Ancient volcano discovered on Dutch seafloor
An extinct volcano has been discovered about 100 kilometers off the coast of Texel, the Netherlands Organisation for Applied Scientific Research (TNO) confirmed this week. The 150-million-year-old volcano, named 'Mulciber' after the Roman god of fire, was discovered accidentally by TNO researchers during a reanalysis of old seafloor maps while on the search for oil.
The ancient formation was recognized by deviations in the seafloor's structure, combined with measurements of the earth's magnetic field. According to Michiel van der Meulen, who headed up the Geological Survey of the Netherlands for the TNO, the discovery marks an important moment in the understanding of volcanism in the North Sea.
"The North Sea and the geological deposits in it seem to me to be reading an exciting story. We think we know the big story now. But if as you reread it, characters and storylines become more and more apparent, so this discovery adds to the general knowledge about our living environment," Van Der Meulen explained to public broadcaster NOS on Saturday.
He also explained in a separate statement about the discovery that the volcano will most likely never erupt again. "The chances of the Mulciber erupting are nearly zero. Geologists distinguish between dormant and extinct volcanoes. Dormant means that it is now quiet but can become active again. This is possible after hundreds or even thousands of years of inactivity. But we can declare the Mulciber extinct."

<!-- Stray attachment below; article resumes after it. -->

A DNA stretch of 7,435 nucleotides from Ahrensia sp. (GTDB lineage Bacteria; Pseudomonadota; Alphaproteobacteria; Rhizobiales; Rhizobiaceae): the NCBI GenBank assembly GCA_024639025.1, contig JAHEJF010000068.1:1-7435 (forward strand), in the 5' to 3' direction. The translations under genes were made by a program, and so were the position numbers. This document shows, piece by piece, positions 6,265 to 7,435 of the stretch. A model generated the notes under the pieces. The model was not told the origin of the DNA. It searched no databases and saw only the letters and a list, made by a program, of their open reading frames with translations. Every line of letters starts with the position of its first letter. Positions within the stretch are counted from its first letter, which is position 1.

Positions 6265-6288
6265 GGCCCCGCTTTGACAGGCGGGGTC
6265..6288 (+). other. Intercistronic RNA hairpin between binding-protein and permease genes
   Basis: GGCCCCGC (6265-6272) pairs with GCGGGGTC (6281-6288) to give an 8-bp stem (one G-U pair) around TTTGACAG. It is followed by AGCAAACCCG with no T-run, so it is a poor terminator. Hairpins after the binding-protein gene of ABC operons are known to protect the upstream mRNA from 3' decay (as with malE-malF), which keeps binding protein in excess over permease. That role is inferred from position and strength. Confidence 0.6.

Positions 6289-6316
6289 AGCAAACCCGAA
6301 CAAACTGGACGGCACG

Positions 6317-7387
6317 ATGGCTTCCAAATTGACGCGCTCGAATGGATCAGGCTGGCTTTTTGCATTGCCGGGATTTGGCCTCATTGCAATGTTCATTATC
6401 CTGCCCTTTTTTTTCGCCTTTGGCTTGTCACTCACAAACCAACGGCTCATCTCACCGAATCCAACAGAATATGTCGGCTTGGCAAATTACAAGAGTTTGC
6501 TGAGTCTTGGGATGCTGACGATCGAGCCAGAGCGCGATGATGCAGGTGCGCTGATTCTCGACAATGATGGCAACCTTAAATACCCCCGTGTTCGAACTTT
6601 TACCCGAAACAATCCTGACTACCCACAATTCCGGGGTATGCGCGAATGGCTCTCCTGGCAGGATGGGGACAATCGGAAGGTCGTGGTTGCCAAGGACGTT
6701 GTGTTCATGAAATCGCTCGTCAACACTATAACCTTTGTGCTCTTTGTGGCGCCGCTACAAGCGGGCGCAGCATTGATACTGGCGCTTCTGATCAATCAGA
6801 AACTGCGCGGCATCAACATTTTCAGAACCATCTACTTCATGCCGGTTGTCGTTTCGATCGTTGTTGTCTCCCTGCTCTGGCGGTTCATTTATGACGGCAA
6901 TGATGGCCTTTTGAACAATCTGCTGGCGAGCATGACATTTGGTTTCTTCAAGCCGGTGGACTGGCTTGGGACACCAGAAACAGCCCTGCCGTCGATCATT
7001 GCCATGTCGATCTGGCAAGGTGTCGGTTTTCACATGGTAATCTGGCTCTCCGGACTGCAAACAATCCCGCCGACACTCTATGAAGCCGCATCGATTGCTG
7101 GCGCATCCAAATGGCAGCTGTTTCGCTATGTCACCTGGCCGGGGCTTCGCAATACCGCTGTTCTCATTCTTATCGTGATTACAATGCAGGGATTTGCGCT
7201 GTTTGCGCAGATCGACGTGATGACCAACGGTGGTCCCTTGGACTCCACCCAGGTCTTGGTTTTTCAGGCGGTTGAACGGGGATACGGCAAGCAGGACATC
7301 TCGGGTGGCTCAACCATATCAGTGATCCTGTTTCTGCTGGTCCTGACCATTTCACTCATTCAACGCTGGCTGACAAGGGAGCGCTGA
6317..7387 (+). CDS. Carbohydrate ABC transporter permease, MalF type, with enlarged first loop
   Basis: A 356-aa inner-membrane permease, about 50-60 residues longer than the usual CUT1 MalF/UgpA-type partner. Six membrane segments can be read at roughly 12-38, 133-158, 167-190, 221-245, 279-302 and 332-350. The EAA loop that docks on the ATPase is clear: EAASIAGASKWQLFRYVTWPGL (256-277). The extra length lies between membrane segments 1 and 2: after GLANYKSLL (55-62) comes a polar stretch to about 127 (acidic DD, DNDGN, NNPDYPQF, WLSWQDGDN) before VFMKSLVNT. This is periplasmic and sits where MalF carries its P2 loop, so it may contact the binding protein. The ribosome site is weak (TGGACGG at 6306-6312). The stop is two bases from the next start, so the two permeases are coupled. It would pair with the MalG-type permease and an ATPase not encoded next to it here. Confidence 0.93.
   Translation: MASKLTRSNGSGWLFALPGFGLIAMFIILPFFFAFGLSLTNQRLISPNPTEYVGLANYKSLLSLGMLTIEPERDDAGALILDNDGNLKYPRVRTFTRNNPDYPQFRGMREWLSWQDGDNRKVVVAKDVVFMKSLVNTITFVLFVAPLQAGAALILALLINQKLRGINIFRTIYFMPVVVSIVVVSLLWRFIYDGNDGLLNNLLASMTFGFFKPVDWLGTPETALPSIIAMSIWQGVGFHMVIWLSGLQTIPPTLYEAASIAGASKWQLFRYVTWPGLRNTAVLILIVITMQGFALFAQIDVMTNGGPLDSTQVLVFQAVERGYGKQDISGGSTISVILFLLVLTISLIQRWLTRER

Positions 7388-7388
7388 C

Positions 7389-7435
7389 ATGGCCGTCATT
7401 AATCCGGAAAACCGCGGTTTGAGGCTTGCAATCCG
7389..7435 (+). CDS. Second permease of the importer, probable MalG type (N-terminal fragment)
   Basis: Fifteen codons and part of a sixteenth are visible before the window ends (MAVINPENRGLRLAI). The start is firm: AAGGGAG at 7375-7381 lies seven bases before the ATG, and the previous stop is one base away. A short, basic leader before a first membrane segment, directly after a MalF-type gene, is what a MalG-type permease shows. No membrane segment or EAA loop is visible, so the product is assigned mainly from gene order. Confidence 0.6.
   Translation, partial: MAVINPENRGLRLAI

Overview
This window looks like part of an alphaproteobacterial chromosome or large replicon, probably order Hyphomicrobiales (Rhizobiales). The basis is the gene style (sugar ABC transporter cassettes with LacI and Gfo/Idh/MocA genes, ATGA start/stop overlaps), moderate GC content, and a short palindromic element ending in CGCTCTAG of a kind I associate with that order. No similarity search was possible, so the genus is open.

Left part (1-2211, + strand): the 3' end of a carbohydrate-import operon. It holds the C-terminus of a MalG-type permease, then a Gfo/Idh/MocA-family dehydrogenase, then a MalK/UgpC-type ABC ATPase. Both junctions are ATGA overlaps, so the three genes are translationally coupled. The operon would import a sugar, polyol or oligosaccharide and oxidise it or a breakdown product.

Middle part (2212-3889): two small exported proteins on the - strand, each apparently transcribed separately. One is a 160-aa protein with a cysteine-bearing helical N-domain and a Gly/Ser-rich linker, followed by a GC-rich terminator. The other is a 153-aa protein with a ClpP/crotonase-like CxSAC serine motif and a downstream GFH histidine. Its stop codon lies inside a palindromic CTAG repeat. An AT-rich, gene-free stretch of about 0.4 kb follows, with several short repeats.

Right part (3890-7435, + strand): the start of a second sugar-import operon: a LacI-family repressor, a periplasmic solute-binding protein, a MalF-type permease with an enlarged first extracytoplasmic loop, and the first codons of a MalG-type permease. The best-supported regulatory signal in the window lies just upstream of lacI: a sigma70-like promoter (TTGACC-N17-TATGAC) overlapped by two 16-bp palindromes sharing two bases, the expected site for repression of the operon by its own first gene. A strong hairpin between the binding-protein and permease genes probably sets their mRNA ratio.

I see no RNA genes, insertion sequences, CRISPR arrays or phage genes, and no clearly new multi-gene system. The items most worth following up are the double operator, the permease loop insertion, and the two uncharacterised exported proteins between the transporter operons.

Mulciber is the second volcano to be discovered in Dutch territorial waters. The first, the extinct Zuidwal Volcano, was discovered in 1970 during an oil search. It is located around 2 kilometers below the surface of the Wadden Sea, just off the coast of the Netherlands.
The latest geological find was not confirmed the same way the Zuidwal discovery was made, where an oil company accidentally bored into it. Still, the Mulciber was positively confirmed as a volvano. "Substrate composition, deposits, age, seismic data: everything confirmed the presence of a volcano," said researcher Geert-Jan Vis in a statement.
In addition to Mulciber and the Zuidwal Volcano, there are two active volcanoes in Dutch overseas territories in the Carribean. One of which sits on the island of Saba, and the other on St. Eustatius.